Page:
Dorothy and Otis Shepard were groundbreaking modernist graphic designers and illustrators, whose work, particularly in the 1930s and 40s, but also well into the 1960s, helped define the look of American billboards, advertisements, sports teams, and much more. Norman Hathaway and Dan Nadel have compiled Dorothy and Otis: Designing the American Dream, an astonishing visual life of this husband and wife team, thanks to a treasure trove of photographs, artwork, sketches, and diaries compiled by Dorothy before her death in 2000 and passed along by her son and granddaughter. Hathaway is an accomplished illustrator and art director in his own right (I've worked with him on many projects over the years), and he brings that multi-disciplinary approach to compiling this book.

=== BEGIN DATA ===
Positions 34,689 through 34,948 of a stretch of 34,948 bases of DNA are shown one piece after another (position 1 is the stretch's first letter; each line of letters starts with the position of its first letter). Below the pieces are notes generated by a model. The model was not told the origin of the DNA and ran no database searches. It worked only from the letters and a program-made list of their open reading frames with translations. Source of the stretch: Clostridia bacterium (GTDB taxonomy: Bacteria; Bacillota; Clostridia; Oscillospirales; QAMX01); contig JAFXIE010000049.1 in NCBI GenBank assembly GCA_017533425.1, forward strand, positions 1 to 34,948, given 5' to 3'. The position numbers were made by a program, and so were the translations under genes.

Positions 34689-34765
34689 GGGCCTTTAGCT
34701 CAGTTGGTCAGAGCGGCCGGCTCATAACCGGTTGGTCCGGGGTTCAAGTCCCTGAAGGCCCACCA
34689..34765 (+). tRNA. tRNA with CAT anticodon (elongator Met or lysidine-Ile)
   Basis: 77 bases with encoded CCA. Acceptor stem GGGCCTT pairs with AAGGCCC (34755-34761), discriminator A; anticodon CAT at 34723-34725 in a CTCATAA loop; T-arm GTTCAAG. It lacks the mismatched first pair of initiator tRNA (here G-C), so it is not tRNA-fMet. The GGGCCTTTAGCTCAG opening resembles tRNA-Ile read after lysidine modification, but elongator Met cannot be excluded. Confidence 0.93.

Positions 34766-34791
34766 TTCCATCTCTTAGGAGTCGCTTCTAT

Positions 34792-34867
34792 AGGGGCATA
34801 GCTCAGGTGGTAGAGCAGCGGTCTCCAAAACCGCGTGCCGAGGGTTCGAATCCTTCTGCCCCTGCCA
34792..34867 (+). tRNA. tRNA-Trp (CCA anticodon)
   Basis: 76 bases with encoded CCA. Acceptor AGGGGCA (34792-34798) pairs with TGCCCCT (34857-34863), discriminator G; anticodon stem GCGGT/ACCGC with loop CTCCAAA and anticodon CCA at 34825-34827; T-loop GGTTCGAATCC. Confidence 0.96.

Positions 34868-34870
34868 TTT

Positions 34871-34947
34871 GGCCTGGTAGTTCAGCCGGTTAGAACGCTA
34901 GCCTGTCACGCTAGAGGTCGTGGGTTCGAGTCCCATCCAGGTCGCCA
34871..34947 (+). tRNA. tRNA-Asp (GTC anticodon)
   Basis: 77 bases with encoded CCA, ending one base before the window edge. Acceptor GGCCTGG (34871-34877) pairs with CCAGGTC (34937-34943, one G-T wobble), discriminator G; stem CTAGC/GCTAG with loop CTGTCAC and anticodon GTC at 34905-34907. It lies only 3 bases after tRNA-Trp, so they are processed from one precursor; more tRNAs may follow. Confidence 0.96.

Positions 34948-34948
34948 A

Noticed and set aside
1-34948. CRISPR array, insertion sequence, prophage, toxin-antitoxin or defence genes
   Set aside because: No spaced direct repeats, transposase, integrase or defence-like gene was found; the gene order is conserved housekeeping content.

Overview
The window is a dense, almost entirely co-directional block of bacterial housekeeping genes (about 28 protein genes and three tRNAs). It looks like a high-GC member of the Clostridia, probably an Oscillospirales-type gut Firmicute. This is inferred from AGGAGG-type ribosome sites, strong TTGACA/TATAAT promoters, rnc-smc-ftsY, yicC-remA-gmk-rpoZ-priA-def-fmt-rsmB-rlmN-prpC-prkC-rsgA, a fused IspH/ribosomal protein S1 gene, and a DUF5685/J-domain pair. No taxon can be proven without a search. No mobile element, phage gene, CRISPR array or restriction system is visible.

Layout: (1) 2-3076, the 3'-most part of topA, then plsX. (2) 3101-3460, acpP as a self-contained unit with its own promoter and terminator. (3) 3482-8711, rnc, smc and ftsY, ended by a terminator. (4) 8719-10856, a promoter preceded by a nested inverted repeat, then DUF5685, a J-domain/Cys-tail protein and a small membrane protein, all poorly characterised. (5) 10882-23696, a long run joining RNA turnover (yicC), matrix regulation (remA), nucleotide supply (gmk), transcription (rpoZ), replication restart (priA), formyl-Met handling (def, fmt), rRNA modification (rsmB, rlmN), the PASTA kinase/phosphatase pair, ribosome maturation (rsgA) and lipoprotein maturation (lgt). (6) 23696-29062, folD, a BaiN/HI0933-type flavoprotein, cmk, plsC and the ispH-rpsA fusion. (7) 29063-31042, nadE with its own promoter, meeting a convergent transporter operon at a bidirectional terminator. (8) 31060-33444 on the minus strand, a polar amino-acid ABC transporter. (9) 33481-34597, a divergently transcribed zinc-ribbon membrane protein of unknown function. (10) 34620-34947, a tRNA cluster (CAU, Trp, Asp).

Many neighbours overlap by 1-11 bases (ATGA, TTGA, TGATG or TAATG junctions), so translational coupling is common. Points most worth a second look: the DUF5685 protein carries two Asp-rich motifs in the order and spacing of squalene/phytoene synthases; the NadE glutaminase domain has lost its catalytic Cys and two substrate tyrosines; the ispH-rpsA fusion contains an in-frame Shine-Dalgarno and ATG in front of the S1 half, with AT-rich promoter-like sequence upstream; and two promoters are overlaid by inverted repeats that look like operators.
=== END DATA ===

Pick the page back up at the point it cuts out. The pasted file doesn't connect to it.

Dorothy and Otis is rich in both visuals and biographical detail. The Shepards, singularly and together, designed and illustrated a series of billboards for Wrigley's chewing gum in the 1930s and 40s. Otis Shepard later became the defacto creative director for the Chicago Cubs baseball team (they were owned by Wrigley), designing program covers, logos, and even uniforms. His cover illustrations for the Cubs programs and yearbooks are probably his most well-known work, striking graphically modern images that pop off the pages.
(Above): Chicago Cubs program designed and illustrated by Otis Shepard, 1953